I have a wife and I have a 2-year-old. She is a Seat-Belt Sheriff. Always has been. Worse, she has turned him into a Seat-Belt Sheriff.
I can’t turn on the car in the morning without him shouting from the backseat, “Put your buckle on, Dad!” And so I do, before I shift into reverse.
That’s how this week in Nebraska football feels.
Coaches, players and fans have talked a lot about goals the past 10 months and — aside from a national title — the only one that really matters is the Rose Bowl. Win a conference championship. This is the year.
Nebraska cannot get there without beating Michigan. No chance. This is the game.
Lose Saturday and November is gonna feel like a consolation bracket. Win Saturday and the Huskers are the overwhelming favorite to win the Legends Division. (More on that in Wednesday’s Chatter.)
Lose Saturday and Bo Pelini is gonna have a hard time making an argument that his process works — and that his program is headed in the right direction. Win Saturday and you’re gonna see Pelini and players bursting with joy — and O Street rocking ’til last call.
It’s Monday morning. Put your buckle on.
>> As many of you noticed, I was very critical of Nebraska’s performance Saturday. I spoke of a higher standard, beyond wins and losses, that NU hasn’t met in a long time.
I don’t expect the Huskers to match their success in the 1990s, or even the 70s and 80s. I do expect them to play relatively clean. Stop getting in the way of their own talent.
The rash of penalties, turnovers and mental lapses hasn’t improved — the Huskers remind me of the Dallas Cowboys. And until it does improve, Nebraska will never get over the hump. Bo recognizes the problems. He doesn’t hide from them. He speaks of them often, including Saturday night. He just hasn’t figured out how to fix them.
>> On the actual scoreboard, here’s what I expect of Nebraska: Be a top-15 program — right now, it’s between 20 and 30. In the average decade, the Huskers should:
– Finish in the Top 25 eight or nine times.
– Finish in the Top 10 four or five times.
– Qualify for the national championship game — or at least the four-team playoff — once or twice.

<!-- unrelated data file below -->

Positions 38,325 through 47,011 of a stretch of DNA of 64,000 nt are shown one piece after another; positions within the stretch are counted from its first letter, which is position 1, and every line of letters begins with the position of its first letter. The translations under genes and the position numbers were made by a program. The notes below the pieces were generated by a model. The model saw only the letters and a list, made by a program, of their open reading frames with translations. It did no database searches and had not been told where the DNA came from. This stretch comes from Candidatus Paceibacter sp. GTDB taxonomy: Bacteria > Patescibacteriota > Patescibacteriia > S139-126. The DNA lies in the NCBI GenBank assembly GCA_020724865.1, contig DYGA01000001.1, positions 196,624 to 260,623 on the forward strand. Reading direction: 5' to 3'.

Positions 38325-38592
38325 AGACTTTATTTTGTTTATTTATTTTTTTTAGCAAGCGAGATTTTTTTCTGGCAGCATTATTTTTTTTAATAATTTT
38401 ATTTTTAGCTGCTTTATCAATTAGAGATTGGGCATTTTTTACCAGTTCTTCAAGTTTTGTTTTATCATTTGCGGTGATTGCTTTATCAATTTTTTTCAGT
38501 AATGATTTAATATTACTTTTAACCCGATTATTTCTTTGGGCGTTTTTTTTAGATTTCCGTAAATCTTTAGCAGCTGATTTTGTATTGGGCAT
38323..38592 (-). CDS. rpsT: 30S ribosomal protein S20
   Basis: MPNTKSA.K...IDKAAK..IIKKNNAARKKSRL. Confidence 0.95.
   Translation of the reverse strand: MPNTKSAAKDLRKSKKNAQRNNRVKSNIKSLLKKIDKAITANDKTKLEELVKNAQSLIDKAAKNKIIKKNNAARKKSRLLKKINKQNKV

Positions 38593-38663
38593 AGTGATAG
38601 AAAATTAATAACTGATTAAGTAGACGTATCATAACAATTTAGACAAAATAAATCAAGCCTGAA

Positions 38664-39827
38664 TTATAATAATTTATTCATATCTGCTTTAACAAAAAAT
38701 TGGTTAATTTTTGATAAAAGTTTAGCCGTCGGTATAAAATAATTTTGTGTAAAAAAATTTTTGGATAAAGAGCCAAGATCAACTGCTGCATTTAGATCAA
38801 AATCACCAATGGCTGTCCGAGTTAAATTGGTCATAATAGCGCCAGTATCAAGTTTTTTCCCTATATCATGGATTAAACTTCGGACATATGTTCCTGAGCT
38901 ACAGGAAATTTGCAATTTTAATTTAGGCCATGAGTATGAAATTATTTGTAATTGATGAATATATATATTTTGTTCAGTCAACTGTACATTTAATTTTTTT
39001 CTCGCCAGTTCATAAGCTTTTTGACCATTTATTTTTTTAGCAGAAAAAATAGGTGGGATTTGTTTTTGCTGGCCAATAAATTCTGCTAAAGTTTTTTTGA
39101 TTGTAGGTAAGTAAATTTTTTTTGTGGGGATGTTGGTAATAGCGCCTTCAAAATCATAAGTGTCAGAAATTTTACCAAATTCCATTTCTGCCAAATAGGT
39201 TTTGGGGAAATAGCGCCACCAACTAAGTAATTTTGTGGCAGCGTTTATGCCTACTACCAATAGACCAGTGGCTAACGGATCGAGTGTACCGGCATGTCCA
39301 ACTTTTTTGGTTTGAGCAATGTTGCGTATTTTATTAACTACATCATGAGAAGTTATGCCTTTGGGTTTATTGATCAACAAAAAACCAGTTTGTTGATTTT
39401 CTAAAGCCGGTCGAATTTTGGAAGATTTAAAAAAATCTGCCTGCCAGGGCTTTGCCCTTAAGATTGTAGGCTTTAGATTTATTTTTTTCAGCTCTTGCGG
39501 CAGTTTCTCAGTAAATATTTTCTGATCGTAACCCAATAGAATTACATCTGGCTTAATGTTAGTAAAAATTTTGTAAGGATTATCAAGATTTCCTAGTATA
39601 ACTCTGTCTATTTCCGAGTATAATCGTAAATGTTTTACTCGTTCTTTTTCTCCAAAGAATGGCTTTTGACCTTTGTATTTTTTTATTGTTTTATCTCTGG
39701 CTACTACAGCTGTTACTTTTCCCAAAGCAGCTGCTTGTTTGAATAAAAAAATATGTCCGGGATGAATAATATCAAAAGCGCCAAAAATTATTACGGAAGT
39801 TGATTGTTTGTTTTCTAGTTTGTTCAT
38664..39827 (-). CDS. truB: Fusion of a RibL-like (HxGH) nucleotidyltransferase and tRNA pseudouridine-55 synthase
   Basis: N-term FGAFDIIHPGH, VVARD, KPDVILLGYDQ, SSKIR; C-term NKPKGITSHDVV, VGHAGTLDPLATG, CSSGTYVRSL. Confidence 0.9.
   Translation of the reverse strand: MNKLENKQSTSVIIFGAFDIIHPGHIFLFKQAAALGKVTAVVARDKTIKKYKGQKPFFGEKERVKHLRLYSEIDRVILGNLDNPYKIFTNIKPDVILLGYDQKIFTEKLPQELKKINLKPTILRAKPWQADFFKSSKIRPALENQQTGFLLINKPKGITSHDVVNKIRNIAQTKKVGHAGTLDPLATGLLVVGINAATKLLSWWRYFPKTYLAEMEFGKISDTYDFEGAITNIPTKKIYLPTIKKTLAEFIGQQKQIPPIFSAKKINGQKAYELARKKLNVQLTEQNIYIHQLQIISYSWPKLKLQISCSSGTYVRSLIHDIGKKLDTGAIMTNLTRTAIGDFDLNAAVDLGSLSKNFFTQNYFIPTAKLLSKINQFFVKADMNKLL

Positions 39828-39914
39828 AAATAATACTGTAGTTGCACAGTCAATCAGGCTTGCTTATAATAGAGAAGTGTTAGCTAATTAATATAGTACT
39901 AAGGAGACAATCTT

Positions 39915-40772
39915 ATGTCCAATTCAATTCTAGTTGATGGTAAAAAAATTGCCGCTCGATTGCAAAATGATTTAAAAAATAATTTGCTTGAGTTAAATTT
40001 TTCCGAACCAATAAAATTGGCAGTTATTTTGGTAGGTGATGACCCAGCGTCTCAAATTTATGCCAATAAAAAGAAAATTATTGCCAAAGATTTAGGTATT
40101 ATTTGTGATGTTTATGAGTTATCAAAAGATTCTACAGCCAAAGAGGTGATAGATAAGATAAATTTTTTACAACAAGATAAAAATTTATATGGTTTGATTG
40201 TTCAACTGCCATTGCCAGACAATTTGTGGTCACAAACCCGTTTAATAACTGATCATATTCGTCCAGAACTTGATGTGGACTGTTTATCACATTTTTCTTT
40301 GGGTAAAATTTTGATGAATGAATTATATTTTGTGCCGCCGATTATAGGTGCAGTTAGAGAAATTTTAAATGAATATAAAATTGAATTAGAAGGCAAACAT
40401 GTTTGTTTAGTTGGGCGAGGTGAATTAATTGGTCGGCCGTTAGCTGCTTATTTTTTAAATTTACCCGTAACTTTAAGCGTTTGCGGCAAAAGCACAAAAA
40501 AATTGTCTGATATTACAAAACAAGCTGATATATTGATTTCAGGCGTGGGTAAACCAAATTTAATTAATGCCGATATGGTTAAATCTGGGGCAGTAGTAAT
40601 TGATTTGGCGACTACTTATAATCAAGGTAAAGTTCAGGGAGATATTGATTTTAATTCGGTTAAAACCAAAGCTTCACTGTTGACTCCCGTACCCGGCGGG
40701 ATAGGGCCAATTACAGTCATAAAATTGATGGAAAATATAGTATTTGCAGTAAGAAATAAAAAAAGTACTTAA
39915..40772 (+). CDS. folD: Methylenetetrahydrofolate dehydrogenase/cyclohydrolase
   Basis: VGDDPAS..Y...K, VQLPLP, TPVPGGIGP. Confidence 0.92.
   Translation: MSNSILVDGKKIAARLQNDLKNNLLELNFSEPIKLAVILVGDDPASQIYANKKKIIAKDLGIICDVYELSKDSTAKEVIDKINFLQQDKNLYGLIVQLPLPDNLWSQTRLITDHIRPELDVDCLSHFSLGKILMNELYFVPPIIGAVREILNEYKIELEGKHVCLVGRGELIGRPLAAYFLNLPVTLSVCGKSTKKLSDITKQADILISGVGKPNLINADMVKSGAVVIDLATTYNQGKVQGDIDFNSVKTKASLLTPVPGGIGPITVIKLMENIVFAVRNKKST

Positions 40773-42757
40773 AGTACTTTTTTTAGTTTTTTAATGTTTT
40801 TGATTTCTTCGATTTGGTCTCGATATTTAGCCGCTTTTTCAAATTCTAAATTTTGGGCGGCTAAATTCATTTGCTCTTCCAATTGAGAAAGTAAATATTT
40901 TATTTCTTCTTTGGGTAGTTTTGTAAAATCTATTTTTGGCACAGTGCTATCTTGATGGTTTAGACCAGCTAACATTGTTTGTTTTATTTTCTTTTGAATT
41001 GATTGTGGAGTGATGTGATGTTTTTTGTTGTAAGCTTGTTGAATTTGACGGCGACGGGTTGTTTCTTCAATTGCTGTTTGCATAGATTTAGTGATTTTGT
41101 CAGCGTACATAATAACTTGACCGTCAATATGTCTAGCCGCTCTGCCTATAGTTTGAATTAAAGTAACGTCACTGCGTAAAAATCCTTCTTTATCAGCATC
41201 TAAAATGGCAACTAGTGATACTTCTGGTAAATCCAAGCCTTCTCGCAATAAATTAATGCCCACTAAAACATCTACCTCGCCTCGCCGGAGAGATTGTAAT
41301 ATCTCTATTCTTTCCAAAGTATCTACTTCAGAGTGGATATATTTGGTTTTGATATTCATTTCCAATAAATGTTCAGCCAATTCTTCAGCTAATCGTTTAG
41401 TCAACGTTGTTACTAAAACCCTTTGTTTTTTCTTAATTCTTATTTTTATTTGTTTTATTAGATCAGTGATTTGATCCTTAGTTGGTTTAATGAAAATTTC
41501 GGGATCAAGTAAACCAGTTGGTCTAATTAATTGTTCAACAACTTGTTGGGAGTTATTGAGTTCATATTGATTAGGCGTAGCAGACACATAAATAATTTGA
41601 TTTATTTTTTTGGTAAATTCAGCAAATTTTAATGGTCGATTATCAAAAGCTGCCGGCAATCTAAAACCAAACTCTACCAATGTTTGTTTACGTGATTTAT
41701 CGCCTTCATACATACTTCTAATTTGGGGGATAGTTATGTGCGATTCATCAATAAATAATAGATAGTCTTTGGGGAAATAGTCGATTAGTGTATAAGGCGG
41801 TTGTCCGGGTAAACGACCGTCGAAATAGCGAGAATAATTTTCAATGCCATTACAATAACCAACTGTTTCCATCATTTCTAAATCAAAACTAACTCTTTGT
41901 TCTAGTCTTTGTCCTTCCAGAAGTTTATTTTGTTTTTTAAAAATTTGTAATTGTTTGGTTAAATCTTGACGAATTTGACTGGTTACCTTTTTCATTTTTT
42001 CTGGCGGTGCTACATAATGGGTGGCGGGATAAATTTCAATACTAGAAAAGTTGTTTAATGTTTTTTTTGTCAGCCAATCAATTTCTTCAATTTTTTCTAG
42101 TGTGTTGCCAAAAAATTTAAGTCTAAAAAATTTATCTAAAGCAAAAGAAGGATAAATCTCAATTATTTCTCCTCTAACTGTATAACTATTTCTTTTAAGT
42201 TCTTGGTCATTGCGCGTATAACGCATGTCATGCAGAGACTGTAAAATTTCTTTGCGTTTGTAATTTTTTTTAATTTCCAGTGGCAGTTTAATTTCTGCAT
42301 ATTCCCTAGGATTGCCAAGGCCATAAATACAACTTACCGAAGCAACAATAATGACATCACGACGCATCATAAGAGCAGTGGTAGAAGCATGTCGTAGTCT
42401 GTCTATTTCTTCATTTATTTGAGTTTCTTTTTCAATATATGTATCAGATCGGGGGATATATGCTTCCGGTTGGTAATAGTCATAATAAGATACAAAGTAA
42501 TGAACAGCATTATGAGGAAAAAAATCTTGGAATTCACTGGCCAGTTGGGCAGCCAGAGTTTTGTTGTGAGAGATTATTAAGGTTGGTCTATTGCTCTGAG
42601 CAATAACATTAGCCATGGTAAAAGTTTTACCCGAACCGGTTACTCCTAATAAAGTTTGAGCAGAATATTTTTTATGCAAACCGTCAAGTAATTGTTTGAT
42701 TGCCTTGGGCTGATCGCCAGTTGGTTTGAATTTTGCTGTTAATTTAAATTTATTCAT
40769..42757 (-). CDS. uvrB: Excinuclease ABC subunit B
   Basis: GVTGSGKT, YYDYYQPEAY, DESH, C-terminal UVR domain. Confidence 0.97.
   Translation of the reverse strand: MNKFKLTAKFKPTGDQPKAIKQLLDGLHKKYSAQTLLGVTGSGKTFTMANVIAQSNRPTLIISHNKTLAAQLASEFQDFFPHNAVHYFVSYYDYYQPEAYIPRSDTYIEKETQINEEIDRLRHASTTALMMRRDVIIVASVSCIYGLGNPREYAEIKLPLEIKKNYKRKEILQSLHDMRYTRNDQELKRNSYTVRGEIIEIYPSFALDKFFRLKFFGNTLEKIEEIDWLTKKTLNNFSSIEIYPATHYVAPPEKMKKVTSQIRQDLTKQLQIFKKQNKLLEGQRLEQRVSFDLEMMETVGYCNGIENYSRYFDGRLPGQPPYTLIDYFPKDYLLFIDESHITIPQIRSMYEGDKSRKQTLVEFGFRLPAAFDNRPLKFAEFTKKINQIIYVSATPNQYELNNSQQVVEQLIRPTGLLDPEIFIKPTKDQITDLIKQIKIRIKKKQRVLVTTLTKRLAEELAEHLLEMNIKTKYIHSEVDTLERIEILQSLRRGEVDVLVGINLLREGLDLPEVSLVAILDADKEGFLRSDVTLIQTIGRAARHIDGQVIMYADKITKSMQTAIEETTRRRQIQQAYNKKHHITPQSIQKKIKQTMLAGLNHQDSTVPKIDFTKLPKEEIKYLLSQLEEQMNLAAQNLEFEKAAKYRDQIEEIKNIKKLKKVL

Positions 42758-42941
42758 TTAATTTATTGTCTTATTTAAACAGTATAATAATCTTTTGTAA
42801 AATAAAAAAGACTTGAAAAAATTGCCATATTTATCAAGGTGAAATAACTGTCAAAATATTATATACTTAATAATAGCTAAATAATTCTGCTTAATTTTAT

What programs currently fit that profile?
– Oklahoma (six Top-10s, nine Top-25s the past decade).
– Georgia (five Top-10s, eight Top-25s).
– Wisconsin. In Bret Bielema’s six years, he has three Top-10s and five Top-25s. That track record is a reasonable target for Pelini and Nebraska.
>> Eric Crouch. Tommie Frazier. Steve Taylor. Turner Gill. In the past 35 years of Nebraska football, those are the only men to start three seasons at quarterback. Each became an All-American.
Taylor Martinez hasn’t reached that level. He likely won’t reach that level. But days like Saturday, he shows why coaches believe in him.
Yes, he would’ve been one of the scapegoats if Northwestern holds onto those interceptions on back-to-back plays in the fourth quarter. But No. 3 took advantage of his good fortune. He made critical throw after critical throw in the final 7 minutes.
Martinez doesn’t always handle adversity well within a game; in fact, he often forces things when NU gets in a bind. But I find it interesting that some of the best performances come after his worst performances. Give him a week to stew over his situation and, like his coach, he usually responds.
Remember, Oklahoma State 2010 came right after Texas. Ohio State 2011 came right after Wisconsin. This Northwestern performance followed four turnovers (and two bad press conferences). Martinez was the best player on the field in Evanston. He may need to play at that level again versus Michigan.